Survey: Generation Z's Best Students Seek Careers in STEM and Healthcare


The highest achieving students from Generation Z anticipate building careers in STEM fields and healthcare, and they aim to do it with advanced degrees and studies abroad. Seventy-six percent said they plan to attend graduate school, indicating that they are prepping for a workplace that will require specialized skills and education.

These are some of the key findings of the National Society of High School Scholars’ (NSHSS) 2017 Career Interest Survey, an annual report that is focusing for the first time on Generation Z, or children born in the early 2000s and thereafter.

Conducted in conjunction with Hanover Research, the survey explores the civic, educational and professional interests of NSHSS member respondents, the majority of whom are high-achieving high school students.

According to the survey, more than half of respondents — 54 percent — said they see themselves pursuing career paths in science, technology or engineering. Forty-one percent said they expect to someday work in the medicine and health fields.

“Our survey sets the tone for what to expect from Generation Z teens, who are just a few years away from entering the workforce,” said James W. Lewis, president of NSHSS, in a statement. “These digital natives came of age in a time of political and economic turmoil, but the education and career plans they're making show how much they want to help others, learn new things and explore the world around them.”

Here are some other findings from NSHSS’ 2017 Career Interest Survey:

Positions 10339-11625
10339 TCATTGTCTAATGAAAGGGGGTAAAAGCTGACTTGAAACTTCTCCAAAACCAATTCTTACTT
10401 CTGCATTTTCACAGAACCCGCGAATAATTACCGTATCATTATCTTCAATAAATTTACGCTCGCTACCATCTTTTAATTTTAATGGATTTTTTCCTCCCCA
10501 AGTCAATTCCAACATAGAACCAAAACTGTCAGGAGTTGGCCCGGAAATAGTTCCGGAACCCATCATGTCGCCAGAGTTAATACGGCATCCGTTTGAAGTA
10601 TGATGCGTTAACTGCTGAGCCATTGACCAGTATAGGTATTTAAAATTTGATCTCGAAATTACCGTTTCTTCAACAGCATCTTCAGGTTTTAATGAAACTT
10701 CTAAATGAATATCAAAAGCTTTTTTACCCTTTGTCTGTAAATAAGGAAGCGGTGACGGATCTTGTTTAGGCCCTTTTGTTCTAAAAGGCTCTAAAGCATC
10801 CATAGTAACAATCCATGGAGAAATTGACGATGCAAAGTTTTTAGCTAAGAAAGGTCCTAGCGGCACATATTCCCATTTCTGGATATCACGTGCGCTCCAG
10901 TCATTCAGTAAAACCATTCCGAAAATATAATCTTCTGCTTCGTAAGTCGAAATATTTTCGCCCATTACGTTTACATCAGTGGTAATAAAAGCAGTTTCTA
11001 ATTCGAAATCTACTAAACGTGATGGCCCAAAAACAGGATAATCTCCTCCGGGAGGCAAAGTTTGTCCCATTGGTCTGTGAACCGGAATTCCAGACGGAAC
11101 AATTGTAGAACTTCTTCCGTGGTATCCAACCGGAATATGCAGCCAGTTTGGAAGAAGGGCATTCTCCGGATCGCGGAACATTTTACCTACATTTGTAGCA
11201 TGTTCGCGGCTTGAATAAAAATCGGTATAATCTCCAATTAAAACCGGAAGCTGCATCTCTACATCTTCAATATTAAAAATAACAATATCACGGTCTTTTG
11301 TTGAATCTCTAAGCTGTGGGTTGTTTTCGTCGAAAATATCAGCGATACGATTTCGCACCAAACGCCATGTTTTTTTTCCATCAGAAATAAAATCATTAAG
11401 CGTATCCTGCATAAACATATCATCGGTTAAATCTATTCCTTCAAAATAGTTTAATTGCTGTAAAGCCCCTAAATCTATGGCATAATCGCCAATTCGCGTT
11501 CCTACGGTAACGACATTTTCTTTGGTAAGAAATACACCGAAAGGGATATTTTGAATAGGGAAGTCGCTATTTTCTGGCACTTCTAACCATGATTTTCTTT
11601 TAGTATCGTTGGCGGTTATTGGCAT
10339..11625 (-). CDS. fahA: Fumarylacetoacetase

• 77 percent said they plan to pursue internship experience during college;
  • Almost 66 percent said they’re interested in international experiences, like study abroad trips during their time in college;
  • 81 percent said it’s very important to work for a company that treats its workers fairly;
  • Google ranked as the No. 1 dream employer, followed by St. Jude Children’s Research Hospital and “local hospital” at No. 3;
  • Among tech-related companies, Apple ranked at No. 6, 3M ranked No. 8, BuzzFeed ranked No. 9, Amazon came in at No. 11, Microsoft ranked No. 14 and Netflix scored No. 18;
  • 71 percent said they prioritize learning the skills needed for advancement;
  • Fairness among all employees, regardless of gender or ethnicity, is more important to the student respondents than financial interests, such as salaries and bonuses; and
  • More than 75 percent of Gen Z students said they are most likely to find and pursue jobs via organizations’ own websites first, as opposed to social media.

The survey was conducted in spring 2017 with responses from 9,214 participants, including every ethnicity, from all 50 states and U.S. territories. High school students (the prime Gen Z population) represented 76 percent of respondents, with 41 percent saying they were seniors. Forty-five percent of respondents were 18 years or older.

NSHSS is an honors society for outstanding students. The organization offers member-exclusive scholarships, college admissions counseling, internships and advanced networking opportunities, according to the society’s website. For more information, visit

About the Author

Richard Chang is associate editor of THE Journal. He can be reached at [email protected].